Once agencies began surveying customers, they got some surprises. For example, the Internal Revenue Service had assumed that what people wanted most was to get their tax booklet in the mail as soon as possible after New Year's Eve. But what the customers said they wanted most was little or no contact with the IRS. The Department of Veterans Affairs assumed that vets welcomed long delays in the waiting room so they could swap war stories; their customers told them, "Wrong." (The VA Regional Benefits Office in New York now serves customers so fast that they do not need a waiting room anymore. In fact, they are turning it into a museum of VA memorabilia.) The Federal Emergency Management Agency assumed that disaster victims wanted help to arrive much faster. They were partly right, but the victims FEMA surveyed also said that they wanted someone to take a little time, listen to their worries, and reassure them.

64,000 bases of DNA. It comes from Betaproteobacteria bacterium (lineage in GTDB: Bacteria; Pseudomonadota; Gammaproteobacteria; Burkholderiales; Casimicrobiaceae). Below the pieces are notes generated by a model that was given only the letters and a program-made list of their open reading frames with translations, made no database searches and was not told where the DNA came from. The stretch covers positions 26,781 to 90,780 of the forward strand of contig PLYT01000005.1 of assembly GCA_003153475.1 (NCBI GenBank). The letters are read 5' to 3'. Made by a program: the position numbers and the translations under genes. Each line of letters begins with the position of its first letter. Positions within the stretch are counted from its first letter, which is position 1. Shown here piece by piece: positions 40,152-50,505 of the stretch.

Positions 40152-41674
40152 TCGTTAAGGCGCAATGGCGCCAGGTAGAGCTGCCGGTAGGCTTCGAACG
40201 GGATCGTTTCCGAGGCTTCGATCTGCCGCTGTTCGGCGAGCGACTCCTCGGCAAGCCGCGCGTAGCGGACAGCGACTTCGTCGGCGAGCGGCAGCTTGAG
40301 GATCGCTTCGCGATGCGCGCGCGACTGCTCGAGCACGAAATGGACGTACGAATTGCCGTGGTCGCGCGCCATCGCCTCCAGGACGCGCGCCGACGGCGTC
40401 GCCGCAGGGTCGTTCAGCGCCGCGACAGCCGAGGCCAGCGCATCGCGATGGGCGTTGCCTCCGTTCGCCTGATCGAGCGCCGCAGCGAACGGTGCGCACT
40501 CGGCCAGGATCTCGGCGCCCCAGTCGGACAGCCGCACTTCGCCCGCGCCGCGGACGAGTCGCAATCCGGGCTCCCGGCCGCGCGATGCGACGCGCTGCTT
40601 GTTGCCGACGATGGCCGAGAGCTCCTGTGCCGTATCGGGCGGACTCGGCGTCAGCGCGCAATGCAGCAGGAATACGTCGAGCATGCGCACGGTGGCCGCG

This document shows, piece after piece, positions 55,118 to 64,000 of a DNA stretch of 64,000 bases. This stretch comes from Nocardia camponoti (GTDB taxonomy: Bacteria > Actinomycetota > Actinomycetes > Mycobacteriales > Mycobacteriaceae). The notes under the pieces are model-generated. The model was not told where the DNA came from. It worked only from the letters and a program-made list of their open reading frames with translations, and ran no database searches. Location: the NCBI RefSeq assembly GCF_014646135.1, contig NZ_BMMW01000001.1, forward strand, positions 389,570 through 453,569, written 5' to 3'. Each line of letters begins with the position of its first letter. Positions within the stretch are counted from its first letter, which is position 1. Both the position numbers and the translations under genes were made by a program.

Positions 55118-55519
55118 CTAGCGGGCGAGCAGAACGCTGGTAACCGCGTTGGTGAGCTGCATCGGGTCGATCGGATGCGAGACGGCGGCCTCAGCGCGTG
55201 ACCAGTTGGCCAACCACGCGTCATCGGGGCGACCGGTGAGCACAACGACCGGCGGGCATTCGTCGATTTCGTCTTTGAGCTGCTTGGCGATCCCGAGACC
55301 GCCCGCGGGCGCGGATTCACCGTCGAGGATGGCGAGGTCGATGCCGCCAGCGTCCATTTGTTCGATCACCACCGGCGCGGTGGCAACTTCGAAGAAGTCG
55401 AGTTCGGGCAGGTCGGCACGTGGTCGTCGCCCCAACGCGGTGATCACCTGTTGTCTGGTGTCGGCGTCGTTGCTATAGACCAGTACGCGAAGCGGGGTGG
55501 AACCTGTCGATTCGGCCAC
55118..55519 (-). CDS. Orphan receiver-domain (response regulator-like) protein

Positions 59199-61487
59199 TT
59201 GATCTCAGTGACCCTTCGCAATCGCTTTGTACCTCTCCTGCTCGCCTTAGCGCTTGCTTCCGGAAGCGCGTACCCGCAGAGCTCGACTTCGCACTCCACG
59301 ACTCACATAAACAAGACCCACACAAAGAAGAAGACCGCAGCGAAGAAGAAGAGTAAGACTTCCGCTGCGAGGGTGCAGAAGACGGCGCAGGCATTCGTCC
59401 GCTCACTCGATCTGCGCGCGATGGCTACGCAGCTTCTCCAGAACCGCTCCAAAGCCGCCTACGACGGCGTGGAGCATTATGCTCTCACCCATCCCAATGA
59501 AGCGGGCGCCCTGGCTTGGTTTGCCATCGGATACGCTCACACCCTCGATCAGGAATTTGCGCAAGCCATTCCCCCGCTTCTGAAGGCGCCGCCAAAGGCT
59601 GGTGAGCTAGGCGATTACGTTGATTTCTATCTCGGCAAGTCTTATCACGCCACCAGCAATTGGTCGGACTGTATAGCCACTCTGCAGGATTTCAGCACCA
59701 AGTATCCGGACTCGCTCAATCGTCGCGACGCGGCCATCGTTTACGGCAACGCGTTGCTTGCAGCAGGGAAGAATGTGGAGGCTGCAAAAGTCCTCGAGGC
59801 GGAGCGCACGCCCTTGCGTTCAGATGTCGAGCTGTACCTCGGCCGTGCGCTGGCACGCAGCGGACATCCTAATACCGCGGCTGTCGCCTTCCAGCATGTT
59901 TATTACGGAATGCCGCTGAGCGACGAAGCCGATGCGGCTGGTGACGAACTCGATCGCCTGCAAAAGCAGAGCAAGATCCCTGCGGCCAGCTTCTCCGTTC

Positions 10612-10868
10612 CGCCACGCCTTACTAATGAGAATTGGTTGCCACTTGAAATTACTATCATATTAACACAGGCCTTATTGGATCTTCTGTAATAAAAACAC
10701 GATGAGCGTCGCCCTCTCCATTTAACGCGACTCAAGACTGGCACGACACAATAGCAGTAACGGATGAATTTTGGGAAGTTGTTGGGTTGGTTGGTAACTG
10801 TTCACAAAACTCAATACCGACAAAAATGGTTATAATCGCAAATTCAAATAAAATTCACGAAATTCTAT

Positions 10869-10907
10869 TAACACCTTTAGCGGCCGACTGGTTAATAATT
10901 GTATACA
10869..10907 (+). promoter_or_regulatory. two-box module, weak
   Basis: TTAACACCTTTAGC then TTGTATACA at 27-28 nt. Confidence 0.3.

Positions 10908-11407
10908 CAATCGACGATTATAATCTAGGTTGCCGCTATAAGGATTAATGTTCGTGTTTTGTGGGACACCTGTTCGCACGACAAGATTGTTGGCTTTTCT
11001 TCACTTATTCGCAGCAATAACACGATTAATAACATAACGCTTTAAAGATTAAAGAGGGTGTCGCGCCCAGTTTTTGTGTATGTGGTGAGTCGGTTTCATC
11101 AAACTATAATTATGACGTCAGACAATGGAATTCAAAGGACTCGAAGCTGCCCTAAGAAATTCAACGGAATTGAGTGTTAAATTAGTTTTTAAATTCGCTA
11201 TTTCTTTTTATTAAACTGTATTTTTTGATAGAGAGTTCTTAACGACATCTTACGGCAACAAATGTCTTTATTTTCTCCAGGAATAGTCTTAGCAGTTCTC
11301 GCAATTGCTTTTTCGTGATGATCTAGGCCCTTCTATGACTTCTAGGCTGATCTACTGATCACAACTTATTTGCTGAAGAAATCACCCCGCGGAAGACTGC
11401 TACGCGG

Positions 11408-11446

Most people had never even heard of the Pension Benefit Guaranty Corporation or what it does. So PBGC went back to the basics and ran focus groups with customers. When PBGC took over the pension plan from the defunct Cooperweld Steel Company, Rosemary Thomas of PBGC held a town-hall-style meeting. She started by telling 200 worried steelworkers that the agency insured their underfunded pension plan, and that their checks were safe, and how soon the checks would start. That calmed things down right away.
If we've learned anything from reinventing government, it is that the way to get things right is to start by asking customers. By the way, customers like being asked. It was a new experience coming from the government.